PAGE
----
Do you feel less safe driving in the dark? While the clocks going back might give us brighter mornings, motorists could face a higher risk of crashes driving in dark winter evenings…
In fact, the number of road traffic accidents recorded during autumn and winter months increases by 36% between the hours of 5pm and 8pm, according to new data.
The autumn clock change makes our mornings brighter at the cost of darker evenings. However, statistics show that morning commuters are also 8% more likely to be involved in road accidents after the clocks go back.
New data from Insurethebox has revealed a 14% increase in driving accidents across the UK after the clocks change, with the most dangerous time to drive being during evening rush hours.
Scottish commuters are seen to be the most affected, with a 51% increase in accidents during the evening. Both the North and East of England also show increases, with 48% more road-traffic accidents between October and November.
London motorists appear to be the least affected by changes in daylight, with 22% more accidents during darker months.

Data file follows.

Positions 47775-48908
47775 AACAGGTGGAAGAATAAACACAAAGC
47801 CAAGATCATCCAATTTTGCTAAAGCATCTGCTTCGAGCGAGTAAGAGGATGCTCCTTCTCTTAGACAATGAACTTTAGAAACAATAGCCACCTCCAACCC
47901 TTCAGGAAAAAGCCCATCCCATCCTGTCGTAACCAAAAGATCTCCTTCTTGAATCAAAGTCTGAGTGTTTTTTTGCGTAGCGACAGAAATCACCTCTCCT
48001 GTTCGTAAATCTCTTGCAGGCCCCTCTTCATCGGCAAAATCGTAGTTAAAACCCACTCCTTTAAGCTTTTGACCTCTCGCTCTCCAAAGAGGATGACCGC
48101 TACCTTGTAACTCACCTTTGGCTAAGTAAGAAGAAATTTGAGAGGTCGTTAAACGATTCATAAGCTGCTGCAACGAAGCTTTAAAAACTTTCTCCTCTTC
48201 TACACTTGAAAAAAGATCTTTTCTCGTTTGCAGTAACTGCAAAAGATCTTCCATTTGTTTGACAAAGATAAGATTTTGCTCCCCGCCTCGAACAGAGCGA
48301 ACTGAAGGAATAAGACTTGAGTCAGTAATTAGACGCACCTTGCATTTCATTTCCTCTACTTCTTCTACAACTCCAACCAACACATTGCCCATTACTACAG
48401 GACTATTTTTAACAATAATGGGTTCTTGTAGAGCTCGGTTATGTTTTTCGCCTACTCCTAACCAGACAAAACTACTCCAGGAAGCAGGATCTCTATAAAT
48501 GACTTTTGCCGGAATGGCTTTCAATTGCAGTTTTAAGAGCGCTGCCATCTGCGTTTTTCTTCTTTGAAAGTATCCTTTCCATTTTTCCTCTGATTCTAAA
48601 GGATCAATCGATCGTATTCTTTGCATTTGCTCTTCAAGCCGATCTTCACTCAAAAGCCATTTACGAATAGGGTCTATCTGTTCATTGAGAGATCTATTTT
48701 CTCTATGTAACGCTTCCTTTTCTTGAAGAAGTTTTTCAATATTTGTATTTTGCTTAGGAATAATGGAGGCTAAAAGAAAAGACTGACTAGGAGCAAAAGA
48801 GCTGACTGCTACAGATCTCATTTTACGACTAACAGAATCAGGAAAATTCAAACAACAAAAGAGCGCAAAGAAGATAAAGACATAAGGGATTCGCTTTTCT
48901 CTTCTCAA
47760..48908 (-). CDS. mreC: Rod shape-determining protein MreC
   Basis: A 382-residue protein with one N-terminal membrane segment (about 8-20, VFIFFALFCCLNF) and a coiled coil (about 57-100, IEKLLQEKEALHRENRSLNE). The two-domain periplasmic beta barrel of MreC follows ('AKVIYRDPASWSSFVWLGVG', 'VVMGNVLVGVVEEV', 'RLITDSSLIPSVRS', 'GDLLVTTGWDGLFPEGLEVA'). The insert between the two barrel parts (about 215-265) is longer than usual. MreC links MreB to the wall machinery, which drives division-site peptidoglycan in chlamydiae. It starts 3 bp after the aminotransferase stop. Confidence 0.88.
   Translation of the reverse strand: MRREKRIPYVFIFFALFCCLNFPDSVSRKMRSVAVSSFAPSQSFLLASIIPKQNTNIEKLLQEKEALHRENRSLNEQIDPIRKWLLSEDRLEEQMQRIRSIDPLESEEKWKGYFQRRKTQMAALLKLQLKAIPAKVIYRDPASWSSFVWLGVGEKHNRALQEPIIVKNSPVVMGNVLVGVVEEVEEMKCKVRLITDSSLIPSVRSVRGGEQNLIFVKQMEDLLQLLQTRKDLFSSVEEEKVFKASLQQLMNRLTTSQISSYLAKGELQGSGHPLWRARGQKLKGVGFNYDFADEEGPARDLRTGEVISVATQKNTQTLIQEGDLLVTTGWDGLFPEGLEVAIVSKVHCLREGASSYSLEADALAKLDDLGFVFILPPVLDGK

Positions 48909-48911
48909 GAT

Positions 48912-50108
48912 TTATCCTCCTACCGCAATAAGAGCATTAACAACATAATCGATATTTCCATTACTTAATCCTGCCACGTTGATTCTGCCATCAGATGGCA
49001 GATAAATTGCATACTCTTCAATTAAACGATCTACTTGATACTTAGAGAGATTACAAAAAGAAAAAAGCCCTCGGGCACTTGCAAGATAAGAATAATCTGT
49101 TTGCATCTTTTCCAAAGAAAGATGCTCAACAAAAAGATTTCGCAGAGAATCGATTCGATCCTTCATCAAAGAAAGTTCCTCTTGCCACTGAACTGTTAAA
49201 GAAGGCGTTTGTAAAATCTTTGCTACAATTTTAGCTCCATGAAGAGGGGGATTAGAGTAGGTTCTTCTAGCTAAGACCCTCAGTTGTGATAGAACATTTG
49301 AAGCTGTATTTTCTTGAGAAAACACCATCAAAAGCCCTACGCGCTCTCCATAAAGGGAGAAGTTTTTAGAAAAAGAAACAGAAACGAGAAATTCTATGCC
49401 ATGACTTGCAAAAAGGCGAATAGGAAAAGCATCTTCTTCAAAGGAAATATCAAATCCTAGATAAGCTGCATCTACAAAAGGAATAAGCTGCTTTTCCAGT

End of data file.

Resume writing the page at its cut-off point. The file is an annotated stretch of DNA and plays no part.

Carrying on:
The autumn clock change resulted in an initial 58 minutes less daylight on Sunday 27th October, a number that will only increase as the days get shorter.
Simon Rewell, Road Safety Manager at Insurethebox, said: “Data shows that accident risk increases as a direct result of the clocks going back.
“For many young drivers, the evenings after the clock-change will be their first experience of driving in the dark, coping with different conditions like reduced visibility.”
Motorists should be prepared for more difficult driving conditions during winter months and take the appropriate measures to stay safe on the roads.
Use our complete guide to winter driving to help you avoid accidents on the road this winter.